The first survey was conducted March 9-13. President Donald Trump declared a national emergency on the afternoon of March 13, the last day of the survey. In that poll, 63% of respondents said they opposed Americans having the ability to vote online rather than going to a polling booth.
Then came stay-at-home orders and scenes of Wisconsin voters in protective masks standing in long lines to vote on April 7. The second survey began that day and continued to April 11. In that survey, a majority (55%) said they now support the ability to vote online rather than in person at a polling booth.
Both surveys were conducted by telephone by DAPA Research on behalf of the ABA and included a nationally representative sample of the American public. For the March survey, 1,000 adults were interviewed, and the margin of error was 3 percentage points. For the April survey, 800 adults were interviewed, and the margin of error was 3.5 percentage points.
Both polls showed overwhelming support for allowing early voting before Election Day. In March, support was 78%; in April, it was 72%.
The March survey also showed strong support (72%) for restoring voting rights to felons who have completed their prison sentences. But the same survey also showed a bare majority (52%) agreed that voter fraud is a major problem in the U.S. electoral system, and a large majority (82%) supported requiring voters to present an ID to prove their identity before voting.
The survey also revealed a large gap in how well Americans understand the presidential election system. Fewer than half of respondents (46%) knew that votes in the Electoral College are allocated to states based on the number of senators and representatives they have in Congress. One out of 3 people surveyed (33%) thought electoral votes are based on the number of registered voters in each state.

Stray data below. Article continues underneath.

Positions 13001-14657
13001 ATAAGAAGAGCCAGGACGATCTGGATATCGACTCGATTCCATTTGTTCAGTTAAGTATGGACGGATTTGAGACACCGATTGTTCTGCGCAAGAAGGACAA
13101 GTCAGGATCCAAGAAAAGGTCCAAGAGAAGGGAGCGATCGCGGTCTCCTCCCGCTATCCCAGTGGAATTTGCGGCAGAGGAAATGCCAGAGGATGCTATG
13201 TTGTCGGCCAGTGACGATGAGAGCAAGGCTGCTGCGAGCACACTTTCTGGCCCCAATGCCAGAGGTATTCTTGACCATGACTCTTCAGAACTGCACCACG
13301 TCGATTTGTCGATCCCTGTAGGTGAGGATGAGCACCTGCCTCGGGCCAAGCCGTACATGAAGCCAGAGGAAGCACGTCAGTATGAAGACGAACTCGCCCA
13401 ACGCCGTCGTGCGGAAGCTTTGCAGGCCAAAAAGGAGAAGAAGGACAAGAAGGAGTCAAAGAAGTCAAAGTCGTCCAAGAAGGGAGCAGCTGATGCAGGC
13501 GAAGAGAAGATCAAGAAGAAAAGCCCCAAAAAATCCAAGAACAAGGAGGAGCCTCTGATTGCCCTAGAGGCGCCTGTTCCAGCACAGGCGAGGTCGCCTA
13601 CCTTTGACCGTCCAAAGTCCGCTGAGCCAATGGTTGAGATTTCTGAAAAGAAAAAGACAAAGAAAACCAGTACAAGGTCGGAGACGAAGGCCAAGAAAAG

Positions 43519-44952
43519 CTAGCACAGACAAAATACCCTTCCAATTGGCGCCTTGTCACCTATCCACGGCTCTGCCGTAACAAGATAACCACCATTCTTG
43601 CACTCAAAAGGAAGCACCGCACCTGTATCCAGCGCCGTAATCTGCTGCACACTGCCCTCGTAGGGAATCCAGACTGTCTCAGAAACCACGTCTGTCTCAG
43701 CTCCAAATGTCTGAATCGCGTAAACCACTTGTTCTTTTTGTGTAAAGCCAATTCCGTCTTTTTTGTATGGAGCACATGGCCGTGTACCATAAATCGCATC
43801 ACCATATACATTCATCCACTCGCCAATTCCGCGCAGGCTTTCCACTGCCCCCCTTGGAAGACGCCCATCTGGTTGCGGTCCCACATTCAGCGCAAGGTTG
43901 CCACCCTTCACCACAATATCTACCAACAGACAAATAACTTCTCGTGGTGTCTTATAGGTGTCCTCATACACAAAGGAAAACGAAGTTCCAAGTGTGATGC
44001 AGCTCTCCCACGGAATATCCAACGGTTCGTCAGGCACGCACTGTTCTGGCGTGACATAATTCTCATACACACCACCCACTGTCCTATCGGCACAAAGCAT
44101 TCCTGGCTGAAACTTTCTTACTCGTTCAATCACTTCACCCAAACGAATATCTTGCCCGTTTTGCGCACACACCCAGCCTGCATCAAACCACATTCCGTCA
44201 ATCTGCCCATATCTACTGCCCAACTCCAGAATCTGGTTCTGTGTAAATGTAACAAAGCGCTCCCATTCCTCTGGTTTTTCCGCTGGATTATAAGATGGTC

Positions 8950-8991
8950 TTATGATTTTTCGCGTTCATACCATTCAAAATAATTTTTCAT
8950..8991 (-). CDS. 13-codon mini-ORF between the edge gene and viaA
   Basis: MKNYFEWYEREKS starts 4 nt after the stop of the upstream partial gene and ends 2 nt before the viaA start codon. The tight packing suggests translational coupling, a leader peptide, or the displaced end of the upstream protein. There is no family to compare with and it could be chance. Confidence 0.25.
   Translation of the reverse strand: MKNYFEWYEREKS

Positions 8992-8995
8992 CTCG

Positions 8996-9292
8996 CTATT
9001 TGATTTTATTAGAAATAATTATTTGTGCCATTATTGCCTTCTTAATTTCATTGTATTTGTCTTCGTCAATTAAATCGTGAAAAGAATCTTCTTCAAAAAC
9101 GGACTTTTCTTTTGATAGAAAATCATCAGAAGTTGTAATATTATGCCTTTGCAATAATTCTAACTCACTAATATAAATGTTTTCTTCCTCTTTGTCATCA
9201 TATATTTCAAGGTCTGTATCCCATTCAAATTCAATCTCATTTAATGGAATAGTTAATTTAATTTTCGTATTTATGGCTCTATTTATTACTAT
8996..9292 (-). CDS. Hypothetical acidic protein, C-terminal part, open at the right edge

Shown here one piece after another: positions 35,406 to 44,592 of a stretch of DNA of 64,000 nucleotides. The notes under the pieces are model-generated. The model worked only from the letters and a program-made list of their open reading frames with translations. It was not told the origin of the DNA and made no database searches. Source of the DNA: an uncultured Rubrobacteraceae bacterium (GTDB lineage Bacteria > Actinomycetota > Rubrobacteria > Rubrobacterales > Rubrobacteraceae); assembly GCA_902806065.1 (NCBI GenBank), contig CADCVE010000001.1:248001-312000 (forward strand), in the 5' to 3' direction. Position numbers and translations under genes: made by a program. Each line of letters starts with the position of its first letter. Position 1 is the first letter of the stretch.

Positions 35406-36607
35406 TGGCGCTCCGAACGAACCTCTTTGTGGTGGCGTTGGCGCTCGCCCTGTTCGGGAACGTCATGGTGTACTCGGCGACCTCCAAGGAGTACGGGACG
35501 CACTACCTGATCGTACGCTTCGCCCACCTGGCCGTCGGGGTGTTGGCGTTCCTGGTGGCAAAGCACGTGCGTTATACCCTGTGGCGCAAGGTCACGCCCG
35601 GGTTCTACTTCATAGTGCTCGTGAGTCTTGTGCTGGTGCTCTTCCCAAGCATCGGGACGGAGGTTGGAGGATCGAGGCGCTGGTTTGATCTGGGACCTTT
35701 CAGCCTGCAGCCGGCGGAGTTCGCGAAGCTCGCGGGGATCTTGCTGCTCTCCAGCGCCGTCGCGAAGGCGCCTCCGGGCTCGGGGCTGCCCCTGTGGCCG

This is the second annual Law Day Survey of Civic Literacy sponsored by the ABA. This year, in recognition of the 100th anniversary of ratification of the 19th Amendment, which guaranteed women the right to vote, the survey asked several voting-related questions.
One focused specifically on women’s rights. It showed strong support (83%) for the Equal Rights Amendment, which was first proposed in 1923. Congress approved the amendment in 1971 and 1972, but the amendment fell short of the 38 state ratifications needed by the deadline to become part of the Constitution.
Several questions in the April survey focused on the COVID-19 pandemic.
One asked whether the government should be able to suspend certain First Amendment rights during a serious national emergency, such as a public health pandemic. Those surveyed overwhelmingly rejected suspending the First Amendment freedom of speech (92%) or freedom of the press (87%). Eleven percent said it would be OK to suspend freedom of the press during an emergency, and 7% said it would be OK to suspend freedom of speech.
A majority (54%) said they supported suspending the constitutionally guaranteed right of assembly during a national emergency.
When asked who has the legal authority to issue statewide quarantines or stay-at-home orders in the United States, most people (71%) correctly identified the state governors, but 18% inaccurately thought it is the president’s power.
The survey also assessed how well most adults understand the basics of American democracy. The results were mixed.
The vast majority of those surveyed knew:
- The first three words of the U.S. Constitution (89%)
- Who is the commander in chief (85%)
- What the first 10 amendments of the Constitution are called (84%)
- What the Declaration of Independence did (83%)
- What the Emancipation Proclamation did (78%)
But many respondents did not understand the rights and responsibilities of non-citizens. For example:
- 22% thought non-citizens do not have free speech rights.
- 12% thought non-citizens do not have due process rights.
- 18% thought non-citizens do not have to pay federal income taxes.
- 16% thought non-citizens do not have to obey the law.
And while most (78%) knew that the U.S. Supreme Court is the ultimate authority in interpreting the Constitution, more than 1 in 3 (39%) did not know that John Roberts is chief justice of the United States. One in 9 (11%) thought it was Ruth Bader Ginsburg.
Finally, the survey revealed that many Americans do not understand the term “separation of powers.” While 61% knew it means that each of the three branches of government can check the powers of the other two, 15% thought the president is superior to the other two branches, and 12% thought the courts are superior.
To read the full survey, visit ambar.org/CivicSurvey.